Research paper| Volume 45, ISSUE 3, P250-259, May 2018

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Effects of ketamine constant rate infusions on cardiac biomarkers and cardiac function in dogs

Published:December 18, 2017DOI:



      To evaluate the effects of ketamine continuous rate infusions (CRI) at two dose rates on cardiovascular function and serum creatine kinase MB isoenzyme (CK-MB) and troponin I in healthy conscious dogs.

      Study design

      Experimental, prospective, crossover, randomized, blinded study.


      Eight adult mixed-breed dogs, aged 6±1 years and weighing 19±8.6 kg (mean±standard deviation).


      Dogs were administered an intravenous bolus of ketamine (0.5 mg kg−1) followed by a ketamine CRI for 12 hours (20 μg kg−1 minute−1; treatment TC20 or 40 μg kg−1 minute−1; treatment TC40). Sedation, heart rate (HR), mean arterial pressure (MAP), electrocardiographic and echocardiographic parameters were evaluated at baseline (T0) and 1 (T1), 2 (T2), 4 (T4), 8 (T8), 12 (T12) and 24 (T24) hours after ketamine infusion started. Serum concentrations of CK-MB and troponin I were measured at baseline and 12, 24 and 48 hours after infusion started.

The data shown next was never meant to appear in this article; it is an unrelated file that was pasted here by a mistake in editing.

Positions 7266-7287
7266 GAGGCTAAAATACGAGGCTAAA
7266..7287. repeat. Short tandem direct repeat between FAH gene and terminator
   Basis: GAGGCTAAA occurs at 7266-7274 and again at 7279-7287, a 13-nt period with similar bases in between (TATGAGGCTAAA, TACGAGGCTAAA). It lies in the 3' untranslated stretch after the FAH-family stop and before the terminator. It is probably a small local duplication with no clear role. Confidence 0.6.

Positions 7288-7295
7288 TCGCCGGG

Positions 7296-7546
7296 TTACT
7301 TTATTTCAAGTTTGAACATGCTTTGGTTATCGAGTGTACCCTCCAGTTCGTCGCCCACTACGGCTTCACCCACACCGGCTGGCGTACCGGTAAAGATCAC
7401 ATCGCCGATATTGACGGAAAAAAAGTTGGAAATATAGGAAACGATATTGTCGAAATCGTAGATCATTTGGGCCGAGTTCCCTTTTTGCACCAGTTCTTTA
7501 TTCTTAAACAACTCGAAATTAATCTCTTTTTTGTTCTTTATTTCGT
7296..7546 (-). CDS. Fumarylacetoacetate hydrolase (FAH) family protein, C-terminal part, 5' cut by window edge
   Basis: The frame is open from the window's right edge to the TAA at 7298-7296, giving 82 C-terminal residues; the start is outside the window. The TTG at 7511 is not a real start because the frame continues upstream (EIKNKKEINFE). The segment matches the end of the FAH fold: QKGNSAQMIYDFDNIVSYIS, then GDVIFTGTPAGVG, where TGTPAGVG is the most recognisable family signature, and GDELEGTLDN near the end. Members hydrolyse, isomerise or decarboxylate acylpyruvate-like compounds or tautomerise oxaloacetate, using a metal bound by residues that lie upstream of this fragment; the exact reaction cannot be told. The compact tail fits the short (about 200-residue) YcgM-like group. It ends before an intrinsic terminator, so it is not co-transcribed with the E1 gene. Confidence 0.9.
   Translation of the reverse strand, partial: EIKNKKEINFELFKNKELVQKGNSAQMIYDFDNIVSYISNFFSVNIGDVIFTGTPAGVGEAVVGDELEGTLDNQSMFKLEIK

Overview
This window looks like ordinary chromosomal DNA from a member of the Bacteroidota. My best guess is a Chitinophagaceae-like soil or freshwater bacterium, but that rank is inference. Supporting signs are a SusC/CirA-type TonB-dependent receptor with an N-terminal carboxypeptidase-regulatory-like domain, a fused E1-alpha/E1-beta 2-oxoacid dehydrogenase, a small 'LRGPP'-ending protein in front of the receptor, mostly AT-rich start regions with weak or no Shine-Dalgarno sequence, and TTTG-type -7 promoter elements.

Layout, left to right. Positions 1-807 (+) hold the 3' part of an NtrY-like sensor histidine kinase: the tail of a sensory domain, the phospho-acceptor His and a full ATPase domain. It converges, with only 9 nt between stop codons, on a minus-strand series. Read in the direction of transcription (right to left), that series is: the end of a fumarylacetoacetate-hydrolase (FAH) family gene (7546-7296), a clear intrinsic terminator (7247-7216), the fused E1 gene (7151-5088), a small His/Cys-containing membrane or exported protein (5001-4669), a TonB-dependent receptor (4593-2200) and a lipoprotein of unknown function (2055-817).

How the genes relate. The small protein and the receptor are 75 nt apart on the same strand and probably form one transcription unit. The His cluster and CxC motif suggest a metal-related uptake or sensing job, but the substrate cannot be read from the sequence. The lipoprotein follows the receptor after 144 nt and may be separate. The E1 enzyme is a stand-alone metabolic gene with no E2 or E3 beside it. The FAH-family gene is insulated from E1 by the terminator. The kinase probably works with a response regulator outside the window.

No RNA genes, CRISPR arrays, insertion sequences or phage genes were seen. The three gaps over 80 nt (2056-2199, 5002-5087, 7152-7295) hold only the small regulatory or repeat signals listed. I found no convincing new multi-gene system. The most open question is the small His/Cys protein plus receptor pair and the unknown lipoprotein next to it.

HR increased over the first 4 hours, significantly at T1 in TC20 and at T4 in TC40 when compared with T0 (p < 0.05). MAP was significantly increased at T2 in TC40 when compared with TC20. Behavioral changes, such as stereotypical head movements and twitches, occurred within 4 hours in TC40. There were no significant changes in echocardiographic examinations in any dog when compared with baseline. There were no temporal changes in serum CK-MB activity either within or between treatments (p > 0.05). No troponin I was detected in any sample.

      Conclusions and clinical relevance

      No indication of myocardial injury resulting from ketamine infusion was detected in this study in healthy dogs. Further studies are needed to assess the ketamine infusion effects on antinociception and other organ function not evaluated in the present study.


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